Accelerating Structural Transformation in Malawi

Trade Guidance

Trade agreements


In a bid to increase market access for its products Malawi has signed bilateral trade agreements with the following countries: - South Africa, Zimbabwe, Botswana, Mozambique and China. The following is a highlight of agreements.

The Malawi-South Africa Trade Agreement

The Malawi-South Africa Trade Agreement signed in 1990 is a non-reciprocal agreement whereby South Africa allows duty-free imports of all goods grown, produced or manufactured in Malawi, subject to a minimum value-added content of 25 per cent. Quotas apply to some products such as tea, which is limited to 10,000 tonnes annually. South Africa has erected many non-tariff measures to limit imports under this agreement. Malawi applies the MFN rate of duty on imports of South African goods. Some Malawian products require import permits to benefit from preferential treatment (e.g. 300 tonnes of manufactured tobacco, 750 tonnes of raw groundnuts and 100 tonnes of processed groundnuts).

The Malawi-Zimbabwe Free Trade Agreement

The bilateral trade agreement between Malawi and Zimbabwe was signed in 1995.It allows duty-free imports on a reciprocal basis between the two countries, provided the goods meet 25 per cent minimum domestic content provisions and conform to each other’s standards. Trade restrictions that are WTO-compliant are allowed. Malawi and Zimbabwe are both members of COMESA and SADC.

The Malawi-Botswana Trade Agreement

Malawi has maintained a customs union agreement with Botswana since 1956, which works on a de facto basis. All goods wholly obtained and manufactured in either country, with the exception of spirits, are traded on a reciprocally duty-free basis. Both countries are members of SADC.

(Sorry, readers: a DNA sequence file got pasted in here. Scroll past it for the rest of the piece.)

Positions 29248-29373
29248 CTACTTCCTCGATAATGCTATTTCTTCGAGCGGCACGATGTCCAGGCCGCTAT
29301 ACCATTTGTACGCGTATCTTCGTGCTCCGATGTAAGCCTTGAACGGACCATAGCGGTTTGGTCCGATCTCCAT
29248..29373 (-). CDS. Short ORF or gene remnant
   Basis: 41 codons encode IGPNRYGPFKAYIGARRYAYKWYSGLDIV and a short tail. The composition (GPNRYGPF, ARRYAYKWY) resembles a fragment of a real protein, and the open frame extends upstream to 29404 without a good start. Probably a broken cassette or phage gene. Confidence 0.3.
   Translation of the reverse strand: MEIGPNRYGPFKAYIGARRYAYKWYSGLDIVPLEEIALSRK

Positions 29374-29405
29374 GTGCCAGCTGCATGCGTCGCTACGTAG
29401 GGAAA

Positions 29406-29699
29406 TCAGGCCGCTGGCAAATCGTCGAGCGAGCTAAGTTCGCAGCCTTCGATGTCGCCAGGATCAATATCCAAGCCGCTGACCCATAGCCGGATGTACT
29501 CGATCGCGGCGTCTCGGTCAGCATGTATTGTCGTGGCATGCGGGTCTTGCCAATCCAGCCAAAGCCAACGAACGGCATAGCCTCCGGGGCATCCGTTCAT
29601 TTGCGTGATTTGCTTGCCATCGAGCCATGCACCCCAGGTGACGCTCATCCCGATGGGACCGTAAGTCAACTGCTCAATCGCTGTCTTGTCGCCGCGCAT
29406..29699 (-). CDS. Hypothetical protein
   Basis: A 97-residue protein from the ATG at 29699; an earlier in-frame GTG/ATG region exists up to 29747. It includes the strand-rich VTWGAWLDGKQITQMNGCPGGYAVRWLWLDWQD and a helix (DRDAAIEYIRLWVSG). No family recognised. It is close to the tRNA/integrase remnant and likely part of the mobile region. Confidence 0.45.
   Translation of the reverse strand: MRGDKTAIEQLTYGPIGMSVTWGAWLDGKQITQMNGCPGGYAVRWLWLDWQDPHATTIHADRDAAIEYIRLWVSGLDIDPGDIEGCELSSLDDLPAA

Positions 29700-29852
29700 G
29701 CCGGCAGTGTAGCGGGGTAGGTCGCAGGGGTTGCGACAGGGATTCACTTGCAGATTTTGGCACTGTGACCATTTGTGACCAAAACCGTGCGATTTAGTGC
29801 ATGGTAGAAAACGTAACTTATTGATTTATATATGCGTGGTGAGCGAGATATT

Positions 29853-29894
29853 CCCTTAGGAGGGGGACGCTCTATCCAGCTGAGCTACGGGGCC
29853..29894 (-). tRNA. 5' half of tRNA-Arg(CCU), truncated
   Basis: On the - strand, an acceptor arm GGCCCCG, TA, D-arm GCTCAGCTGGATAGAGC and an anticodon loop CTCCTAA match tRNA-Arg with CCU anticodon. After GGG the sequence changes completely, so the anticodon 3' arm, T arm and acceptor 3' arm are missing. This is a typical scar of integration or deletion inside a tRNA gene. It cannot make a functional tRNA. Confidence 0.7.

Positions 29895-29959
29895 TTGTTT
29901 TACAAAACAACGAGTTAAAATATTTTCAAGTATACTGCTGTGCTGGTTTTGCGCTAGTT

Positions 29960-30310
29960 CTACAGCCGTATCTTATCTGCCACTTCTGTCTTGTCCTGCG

The Malawi – Mozambique Trade Agreement

The liberalization will allow trade in goods originating from the two countries free of all customs duties - with the exception of goods on a list of "sensitive" products. These include beer, soft drinks of the Coca-Cola and Schweppes brand marks, tobacco, sugar, vegetable oil, chickens and eggs, office equipment, petroleum products, weapons, ammunition and explosives. The agreement also envisages safeguards to protect businesses of each country from any unfair competition.

The Malawi – China Trade and Industry Agreement

The most recent of Malawi’s bilateral trade agreements, signed in 2008, affords Malawian exports preferential access to China’s markets and provides incentives for Chinese INVESTMENT in Malawi.

Contact Information

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